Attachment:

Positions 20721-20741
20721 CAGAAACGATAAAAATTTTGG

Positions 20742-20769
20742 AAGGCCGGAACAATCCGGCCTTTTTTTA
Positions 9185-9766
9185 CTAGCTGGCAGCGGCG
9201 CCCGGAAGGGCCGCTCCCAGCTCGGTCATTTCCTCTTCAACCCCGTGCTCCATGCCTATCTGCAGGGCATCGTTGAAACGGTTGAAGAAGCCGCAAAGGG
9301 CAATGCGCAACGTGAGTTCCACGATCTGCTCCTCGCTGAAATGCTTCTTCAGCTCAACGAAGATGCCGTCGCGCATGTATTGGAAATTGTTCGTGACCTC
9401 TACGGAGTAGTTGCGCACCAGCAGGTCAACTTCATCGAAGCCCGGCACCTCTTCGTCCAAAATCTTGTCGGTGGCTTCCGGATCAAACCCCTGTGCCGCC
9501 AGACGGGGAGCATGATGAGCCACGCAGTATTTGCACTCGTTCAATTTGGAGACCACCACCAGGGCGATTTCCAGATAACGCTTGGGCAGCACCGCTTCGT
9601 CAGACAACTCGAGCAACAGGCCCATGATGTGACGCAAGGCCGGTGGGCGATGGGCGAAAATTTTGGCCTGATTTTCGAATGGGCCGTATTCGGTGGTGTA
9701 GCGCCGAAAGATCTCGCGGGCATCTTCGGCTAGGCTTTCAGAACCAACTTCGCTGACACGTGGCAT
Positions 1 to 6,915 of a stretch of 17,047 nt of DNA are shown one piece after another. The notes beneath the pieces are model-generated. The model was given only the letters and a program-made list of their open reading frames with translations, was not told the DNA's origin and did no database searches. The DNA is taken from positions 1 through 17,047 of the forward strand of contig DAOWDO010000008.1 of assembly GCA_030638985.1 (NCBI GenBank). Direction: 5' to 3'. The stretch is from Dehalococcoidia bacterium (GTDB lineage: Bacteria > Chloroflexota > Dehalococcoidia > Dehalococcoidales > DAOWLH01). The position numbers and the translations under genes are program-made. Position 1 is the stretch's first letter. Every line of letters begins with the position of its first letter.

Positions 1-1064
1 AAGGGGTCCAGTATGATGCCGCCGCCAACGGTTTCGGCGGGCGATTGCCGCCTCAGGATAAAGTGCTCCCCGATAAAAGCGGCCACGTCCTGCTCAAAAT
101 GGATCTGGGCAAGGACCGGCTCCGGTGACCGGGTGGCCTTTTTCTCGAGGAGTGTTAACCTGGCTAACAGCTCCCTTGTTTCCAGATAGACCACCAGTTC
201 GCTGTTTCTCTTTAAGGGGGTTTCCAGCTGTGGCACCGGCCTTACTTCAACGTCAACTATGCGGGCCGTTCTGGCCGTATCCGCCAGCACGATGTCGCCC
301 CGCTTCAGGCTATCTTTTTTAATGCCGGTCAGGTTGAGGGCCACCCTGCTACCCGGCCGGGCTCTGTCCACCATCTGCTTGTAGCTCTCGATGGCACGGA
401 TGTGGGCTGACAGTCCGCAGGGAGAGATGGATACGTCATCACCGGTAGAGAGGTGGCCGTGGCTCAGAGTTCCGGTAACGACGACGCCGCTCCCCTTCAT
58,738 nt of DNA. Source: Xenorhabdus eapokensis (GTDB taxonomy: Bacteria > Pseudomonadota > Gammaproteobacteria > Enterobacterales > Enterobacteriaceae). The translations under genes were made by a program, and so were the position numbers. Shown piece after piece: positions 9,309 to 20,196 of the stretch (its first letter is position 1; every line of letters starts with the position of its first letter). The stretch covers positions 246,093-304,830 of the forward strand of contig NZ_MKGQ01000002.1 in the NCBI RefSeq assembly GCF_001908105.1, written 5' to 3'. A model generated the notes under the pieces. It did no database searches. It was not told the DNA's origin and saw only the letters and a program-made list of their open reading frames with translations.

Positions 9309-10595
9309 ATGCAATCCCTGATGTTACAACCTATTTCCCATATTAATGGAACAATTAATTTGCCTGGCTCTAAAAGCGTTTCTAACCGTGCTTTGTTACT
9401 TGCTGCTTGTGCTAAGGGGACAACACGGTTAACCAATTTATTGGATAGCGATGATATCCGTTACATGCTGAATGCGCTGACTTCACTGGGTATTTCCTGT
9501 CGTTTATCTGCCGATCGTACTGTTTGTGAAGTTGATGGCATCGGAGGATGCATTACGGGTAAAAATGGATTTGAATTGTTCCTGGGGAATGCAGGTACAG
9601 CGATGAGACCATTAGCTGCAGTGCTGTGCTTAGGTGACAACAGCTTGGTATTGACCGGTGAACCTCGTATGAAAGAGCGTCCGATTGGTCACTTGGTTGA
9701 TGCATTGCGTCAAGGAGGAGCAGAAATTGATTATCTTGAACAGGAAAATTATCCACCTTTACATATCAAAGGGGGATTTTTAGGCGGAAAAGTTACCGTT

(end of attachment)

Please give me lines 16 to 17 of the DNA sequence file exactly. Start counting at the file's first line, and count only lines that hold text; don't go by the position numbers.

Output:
101 GGATCTGGGCAAGGACCGGCTCCGGTGACCGGGTGGCCTTTTTCTCGAGGAGTGTTAACCTGGCTAACAGCTCCCTTGTTTCCAGATAGACCACCAGTTC
201 GCTGTTTCTCTTTAAGGGGGTTTCCAGCTGTGGCACCGGCCTTACTTCAACGTCAACTATGCGGGCCGTTCTGGCCGTATCCGCCAGCACGATGTCGCCC